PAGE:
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Published: December 3rd 2013
Oh no! There's no hairdryer in the room. What the heck, I have a hat on most of the time anyway so it doesn't really matter if my hair starts off flat I will have hat hair in no time at all anyway!! With naturally dried hair we ventured over to the communal area of the pension to have breakfast. With the pension fully booked this weekend it was a very busy Sunday morning for breakfast. Angelika and her niece, Agnes, put on a lovely buffet spread for breakfast which we really enjoyed. We were seated with a German couple who stay at Pension Gallerie when they come to visit their son in Berlin.
We started out for the day looking for the Route 100 bus which the German man had told us does a circuit of the city and it a good way to get oriented without paying for the tourist-oriented 'Hop On, Hop Off' bus. Well, we couldn't work out how the buses work so we walked around to Checkpoint Charlie which is only 400 metres from the Pension, but twice as far when you go on a wild goose chase for an elusive bus!! Even Checkpoint Charlie
is in the festive spirit with a Christmas tree set up beside it in the middle of the road.
From Checkpoint Charlie we continued north along Friedrichstraße where we encountered a hat stall set up on the street. In an 'if in doubt, leave it out' moment while packing I didn't pack the fur-trimmed hat that I bought in Istanbul earlier this year. Dumb move because the Merino beanie that I do have with me really isn't quite warm enough. But, seeing as the Turkish hat is still in Melbourne it meant that I could buy another quite like it, but in my favourite colour purple!
We eventually walked all the way to the Bode-Museum only to go in and find that our three day Berlin Welcome Card pass can only be validated at a train station! Since we had not travelled by train to reach the museum that meant that we had to go to the nearest train station to have the passes validated. We only discovered this AFTER we had taken of our coats and hats and checked all our stuff into the cloakroom! So we had to collect all our stuff and put all our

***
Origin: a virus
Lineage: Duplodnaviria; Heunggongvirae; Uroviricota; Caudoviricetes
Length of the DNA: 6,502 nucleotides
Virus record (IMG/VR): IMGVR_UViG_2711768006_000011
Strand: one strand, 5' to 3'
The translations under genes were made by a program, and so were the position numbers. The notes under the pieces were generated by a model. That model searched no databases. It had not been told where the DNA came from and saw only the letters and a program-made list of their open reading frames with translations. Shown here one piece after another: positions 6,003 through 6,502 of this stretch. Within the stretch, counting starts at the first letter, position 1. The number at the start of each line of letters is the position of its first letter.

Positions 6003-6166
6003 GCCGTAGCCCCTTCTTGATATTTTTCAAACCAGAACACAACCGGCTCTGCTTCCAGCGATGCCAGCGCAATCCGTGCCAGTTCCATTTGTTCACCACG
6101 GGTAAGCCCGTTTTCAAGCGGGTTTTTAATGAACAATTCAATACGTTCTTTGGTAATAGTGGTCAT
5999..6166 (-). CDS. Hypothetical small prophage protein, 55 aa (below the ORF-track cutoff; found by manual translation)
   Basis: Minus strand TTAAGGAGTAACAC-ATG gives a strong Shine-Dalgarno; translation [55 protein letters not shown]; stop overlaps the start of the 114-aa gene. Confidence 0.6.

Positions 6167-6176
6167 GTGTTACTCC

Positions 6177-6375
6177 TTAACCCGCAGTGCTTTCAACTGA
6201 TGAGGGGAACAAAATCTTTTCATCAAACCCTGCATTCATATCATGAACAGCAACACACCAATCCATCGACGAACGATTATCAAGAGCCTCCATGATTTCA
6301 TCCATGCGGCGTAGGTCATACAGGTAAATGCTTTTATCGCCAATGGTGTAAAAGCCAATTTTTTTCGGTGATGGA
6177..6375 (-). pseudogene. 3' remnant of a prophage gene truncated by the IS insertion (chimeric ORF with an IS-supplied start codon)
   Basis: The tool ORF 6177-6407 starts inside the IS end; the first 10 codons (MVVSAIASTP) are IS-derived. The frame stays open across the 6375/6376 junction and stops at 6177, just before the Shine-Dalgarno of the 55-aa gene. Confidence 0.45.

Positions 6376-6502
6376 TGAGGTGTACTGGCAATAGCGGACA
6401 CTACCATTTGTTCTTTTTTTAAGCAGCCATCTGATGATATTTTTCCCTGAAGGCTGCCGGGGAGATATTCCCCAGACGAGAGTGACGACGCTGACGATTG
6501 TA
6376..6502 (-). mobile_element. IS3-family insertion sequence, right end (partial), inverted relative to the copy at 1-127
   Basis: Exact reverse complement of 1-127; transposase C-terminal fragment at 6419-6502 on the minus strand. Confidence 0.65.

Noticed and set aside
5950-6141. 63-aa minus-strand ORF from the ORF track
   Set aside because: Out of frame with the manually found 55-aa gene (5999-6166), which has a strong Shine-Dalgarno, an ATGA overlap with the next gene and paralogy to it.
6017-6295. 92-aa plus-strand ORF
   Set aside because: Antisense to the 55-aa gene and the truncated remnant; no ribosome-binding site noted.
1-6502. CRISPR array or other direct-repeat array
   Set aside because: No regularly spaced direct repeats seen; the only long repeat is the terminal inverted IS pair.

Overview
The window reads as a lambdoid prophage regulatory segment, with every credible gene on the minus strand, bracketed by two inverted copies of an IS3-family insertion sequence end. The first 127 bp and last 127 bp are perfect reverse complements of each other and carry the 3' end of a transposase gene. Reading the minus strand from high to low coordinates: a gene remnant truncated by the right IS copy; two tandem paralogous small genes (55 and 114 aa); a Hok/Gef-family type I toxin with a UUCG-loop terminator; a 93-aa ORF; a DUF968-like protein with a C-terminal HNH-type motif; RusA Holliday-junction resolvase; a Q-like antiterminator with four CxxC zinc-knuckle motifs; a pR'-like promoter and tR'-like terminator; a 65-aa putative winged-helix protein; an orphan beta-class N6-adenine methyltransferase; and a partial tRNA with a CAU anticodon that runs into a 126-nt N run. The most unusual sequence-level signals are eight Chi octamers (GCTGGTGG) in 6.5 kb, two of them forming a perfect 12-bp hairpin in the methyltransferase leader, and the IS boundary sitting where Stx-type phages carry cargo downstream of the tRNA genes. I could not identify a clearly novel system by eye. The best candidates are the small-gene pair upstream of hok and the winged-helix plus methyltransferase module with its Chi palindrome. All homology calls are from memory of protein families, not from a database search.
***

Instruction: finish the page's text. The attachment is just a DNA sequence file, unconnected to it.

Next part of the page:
layers back on to venture back out into the cold. We decided that Bernie would be quicker without me so I browsed the stalls in the trash and treasure market while he went to the train station.
OK, now with validated passes in hand, we went back into the Bode-Museum and returned our stuff to the lady in the cloakroom so that could start admiring sculptures from the Early Middle Ages to the late 18th century, Byzantine art from the 3rd to 15th century and an impressive numismatic collection. The overwhelming theme of the Bode-Museum collections is religion. So many different depictions of the Virgin and Child, John the Baptist and numerous Saints.
There was a sausage stall out in the trash and treasure market so we had sausages for lunch again today before visiting the Alte Nationalgalerie. The Old National Gallery features 19th century art by a number of German artists we weren't familiar with along with pieces by French Impressionists such at Edouard Manet, Claude Monet, Auguste Renoir and Paul Cézanne and French sculpture Auguste Rodin.
While we were exploring the Alte Nationalgalerie Bernie's camera started to play up. Oh no, maybe there is a
good reason to travel with four cameras after all??! Bernie thought that it might be a problem with the contacts between the camera and the lens that would be easy to fix by cleaning the contacts ... more on that later!
From the museums on Museum Island we started working our way back towards our accommodation via the Christmas markets. The markets don't seem quite as prolific here as in Dresden and Munich, but there are still plenty of Christmas stalls to explore!!
After resting in our room for an hour or so we headed out again to find some dinner. We had Thai food tonight at a restaurant called Cha Cha. After our meal we went around the corner to yet another Christmas market. Unlike any of the other markets this one had a doorman who told us we would need to purchase tickets to get in. What the ...? Anyway it turns out that it is only a token entry fee of one euro per person and I think the signs said that the money collected was for charity.
We couldn't quite put our fingers on it, but this market lacked the charm of all
the others that we have been to. The stalls were very regimented in uniform rows of white tents. Even though the stalls were all decked out with Christmas trimming they just didn't have the same appeal as the more random, mostly timber huts that we have encountered at other markets. Still lots of food and handicrafts and the aroma of glühwein in the air though!
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